Given that dairy markets were relatively strong in 2008, these payments are well down on the levels of 2007 and earlier years. Given the widespread current use of export refunds, the 2009 figures are likely to be significantly higher.

In all cases the companies have defended the payments, claiming that they were a mechanism used to support the milk price to farmers. However, it is unlikely that all the money reached farmers.

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Sunday, April 19, 2009

Australia re-thinks drought subsidy


Even in an irrigation district, conditions in Australia can be dry

Australia is re-thinking its subsidy to drought hit farmers. This has a wider relevance, both in terms of how one adapts agricultural policy to climate change and how a subsidy can grow almost unnoticed. Australia has pursued a policy of eliminating agricultural subsidies, other than in investment in knowledge and R and D which most commentators would support.

The drought income supplement was an exception and it is mainly that subsidy which has pushed Australia's PSE up to a (still low) 7 per cent. What was once a 1 in 20 experience is now more likely to be 1 in 5 calling in question the notion of 'exceptional circumstances'. This is no surprise as work by Linda Botterill at ANU showed that it was difficult to come up with an objective definition of drought and the definition used is largely a socially constructed one.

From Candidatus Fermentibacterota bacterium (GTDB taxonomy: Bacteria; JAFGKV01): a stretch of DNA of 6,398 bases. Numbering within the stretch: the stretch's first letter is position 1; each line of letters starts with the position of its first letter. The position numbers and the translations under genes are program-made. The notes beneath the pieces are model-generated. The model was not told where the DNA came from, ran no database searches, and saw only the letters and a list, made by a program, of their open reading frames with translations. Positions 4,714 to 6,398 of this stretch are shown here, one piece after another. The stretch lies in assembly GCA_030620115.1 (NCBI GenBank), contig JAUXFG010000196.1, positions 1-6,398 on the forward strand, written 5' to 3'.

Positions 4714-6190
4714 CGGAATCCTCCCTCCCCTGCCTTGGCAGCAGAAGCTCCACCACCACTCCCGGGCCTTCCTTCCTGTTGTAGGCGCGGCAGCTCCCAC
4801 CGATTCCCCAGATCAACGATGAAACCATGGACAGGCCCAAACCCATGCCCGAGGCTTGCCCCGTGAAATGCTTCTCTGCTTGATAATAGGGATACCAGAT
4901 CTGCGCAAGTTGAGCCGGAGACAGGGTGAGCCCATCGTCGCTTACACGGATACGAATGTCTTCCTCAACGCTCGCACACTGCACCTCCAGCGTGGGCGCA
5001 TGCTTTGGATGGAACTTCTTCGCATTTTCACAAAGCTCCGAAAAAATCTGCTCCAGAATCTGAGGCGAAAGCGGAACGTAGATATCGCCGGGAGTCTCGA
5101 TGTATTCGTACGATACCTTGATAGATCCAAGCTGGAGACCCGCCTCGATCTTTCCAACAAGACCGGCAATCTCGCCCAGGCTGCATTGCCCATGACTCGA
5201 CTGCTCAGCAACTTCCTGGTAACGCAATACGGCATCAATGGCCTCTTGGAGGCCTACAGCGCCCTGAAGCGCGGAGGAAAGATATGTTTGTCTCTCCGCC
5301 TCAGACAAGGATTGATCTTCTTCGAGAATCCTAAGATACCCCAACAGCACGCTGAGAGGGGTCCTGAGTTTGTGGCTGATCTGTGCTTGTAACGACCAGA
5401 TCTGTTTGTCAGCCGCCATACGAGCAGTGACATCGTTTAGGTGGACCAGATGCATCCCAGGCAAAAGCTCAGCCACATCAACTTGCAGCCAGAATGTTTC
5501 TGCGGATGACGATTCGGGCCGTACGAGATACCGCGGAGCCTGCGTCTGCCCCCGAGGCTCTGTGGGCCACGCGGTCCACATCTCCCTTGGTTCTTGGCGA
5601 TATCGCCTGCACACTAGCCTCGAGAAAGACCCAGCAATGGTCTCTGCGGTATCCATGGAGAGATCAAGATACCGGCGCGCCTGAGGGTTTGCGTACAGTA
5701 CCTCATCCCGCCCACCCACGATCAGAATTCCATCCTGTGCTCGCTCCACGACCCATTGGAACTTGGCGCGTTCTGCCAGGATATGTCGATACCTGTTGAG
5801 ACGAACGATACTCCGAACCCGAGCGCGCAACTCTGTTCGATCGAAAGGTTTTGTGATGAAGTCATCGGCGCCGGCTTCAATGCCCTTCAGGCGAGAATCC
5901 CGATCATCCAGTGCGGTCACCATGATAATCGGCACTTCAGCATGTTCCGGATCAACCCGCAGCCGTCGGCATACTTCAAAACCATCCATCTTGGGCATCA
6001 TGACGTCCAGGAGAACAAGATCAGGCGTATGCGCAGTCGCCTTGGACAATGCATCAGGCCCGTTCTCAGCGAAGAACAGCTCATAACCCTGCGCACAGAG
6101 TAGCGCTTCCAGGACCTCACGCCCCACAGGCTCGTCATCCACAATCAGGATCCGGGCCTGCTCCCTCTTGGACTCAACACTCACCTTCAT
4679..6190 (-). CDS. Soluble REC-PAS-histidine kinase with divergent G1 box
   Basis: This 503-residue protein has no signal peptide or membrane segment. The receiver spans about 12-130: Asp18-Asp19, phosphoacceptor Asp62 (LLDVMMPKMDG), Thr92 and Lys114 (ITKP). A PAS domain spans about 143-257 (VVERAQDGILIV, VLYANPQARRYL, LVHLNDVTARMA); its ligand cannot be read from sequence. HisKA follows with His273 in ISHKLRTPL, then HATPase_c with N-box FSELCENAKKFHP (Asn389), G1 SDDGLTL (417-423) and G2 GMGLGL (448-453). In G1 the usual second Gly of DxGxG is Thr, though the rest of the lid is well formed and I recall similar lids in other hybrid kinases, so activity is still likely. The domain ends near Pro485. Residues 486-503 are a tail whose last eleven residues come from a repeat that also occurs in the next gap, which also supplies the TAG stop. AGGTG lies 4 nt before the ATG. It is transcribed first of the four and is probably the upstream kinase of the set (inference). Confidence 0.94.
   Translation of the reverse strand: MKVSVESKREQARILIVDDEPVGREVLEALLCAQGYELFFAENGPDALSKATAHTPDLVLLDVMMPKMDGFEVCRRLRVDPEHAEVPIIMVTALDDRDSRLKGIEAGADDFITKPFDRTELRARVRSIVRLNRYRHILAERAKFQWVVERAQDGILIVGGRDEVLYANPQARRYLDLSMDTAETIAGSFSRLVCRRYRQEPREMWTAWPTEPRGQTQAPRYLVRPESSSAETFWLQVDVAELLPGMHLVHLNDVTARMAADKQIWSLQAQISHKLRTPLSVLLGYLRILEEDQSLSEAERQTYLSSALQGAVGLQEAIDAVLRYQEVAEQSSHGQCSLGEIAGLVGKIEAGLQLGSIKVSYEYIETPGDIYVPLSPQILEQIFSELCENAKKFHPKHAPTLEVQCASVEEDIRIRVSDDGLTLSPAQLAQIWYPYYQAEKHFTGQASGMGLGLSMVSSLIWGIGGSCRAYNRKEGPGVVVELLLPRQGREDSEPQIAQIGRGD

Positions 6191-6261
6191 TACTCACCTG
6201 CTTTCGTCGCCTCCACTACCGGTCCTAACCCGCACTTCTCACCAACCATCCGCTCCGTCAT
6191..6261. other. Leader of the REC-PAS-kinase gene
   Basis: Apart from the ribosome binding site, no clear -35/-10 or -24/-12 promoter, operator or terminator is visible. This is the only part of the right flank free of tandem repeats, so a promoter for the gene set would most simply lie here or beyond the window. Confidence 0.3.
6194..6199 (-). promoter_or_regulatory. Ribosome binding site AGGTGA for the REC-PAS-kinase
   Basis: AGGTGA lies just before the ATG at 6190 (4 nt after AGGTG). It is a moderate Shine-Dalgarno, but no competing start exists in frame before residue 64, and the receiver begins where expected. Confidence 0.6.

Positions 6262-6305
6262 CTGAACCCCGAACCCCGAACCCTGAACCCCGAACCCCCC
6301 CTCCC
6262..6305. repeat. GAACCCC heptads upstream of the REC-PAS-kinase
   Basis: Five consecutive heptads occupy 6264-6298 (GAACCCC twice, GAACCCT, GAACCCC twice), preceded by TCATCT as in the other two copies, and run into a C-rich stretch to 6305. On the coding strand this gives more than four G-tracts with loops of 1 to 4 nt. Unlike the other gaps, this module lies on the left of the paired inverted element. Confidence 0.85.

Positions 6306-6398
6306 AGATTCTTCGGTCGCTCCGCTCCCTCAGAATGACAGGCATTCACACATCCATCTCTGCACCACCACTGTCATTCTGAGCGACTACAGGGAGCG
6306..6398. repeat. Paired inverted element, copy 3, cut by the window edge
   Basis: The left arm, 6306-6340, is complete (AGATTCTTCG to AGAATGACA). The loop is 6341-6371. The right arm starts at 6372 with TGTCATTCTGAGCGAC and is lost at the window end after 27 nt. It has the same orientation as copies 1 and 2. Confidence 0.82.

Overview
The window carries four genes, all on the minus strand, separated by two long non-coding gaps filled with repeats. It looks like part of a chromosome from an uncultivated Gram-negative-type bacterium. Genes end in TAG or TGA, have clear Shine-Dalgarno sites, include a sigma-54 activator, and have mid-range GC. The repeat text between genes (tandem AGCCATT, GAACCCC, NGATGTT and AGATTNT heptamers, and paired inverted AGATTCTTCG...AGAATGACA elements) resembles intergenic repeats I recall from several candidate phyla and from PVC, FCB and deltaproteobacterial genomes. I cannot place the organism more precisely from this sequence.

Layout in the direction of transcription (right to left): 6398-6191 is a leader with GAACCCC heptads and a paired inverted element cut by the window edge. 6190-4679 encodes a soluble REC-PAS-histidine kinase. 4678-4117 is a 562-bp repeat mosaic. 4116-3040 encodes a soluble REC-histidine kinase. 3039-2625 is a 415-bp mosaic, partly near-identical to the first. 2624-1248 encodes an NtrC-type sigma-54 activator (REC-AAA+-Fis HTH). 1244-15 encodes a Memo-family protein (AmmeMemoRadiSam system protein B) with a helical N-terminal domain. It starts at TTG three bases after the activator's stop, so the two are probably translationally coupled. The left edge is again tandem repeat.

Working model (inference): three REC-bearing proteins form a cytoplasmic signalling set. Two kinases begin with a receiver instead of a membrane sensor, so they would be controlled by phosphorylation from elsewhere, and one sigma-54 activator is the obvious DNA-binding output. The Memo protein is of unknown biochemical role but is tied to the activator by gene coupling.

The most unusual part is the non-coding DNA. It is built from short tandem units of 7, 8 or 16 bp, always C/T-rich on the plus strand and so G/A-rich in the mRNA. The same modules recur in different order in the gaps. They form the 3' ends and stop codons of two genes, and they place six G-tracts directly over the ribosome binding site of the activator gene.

In an interview with Agra Focus top Australian agricultural civil servant Stephen Hunter discussed the challenges that his country is facing in relation to climate change. He noted that Australia has always tended to have a higher variability in climate than most countries. However, the available evidence on the impact of climate change suggests that the south of the continent will become much drier with a higher variability in climate and the north will face increased rainfall. He commented, 'We have always had droughts. It's just that Climate Change is making it more likely.'


Flood irrigation is a less common sight now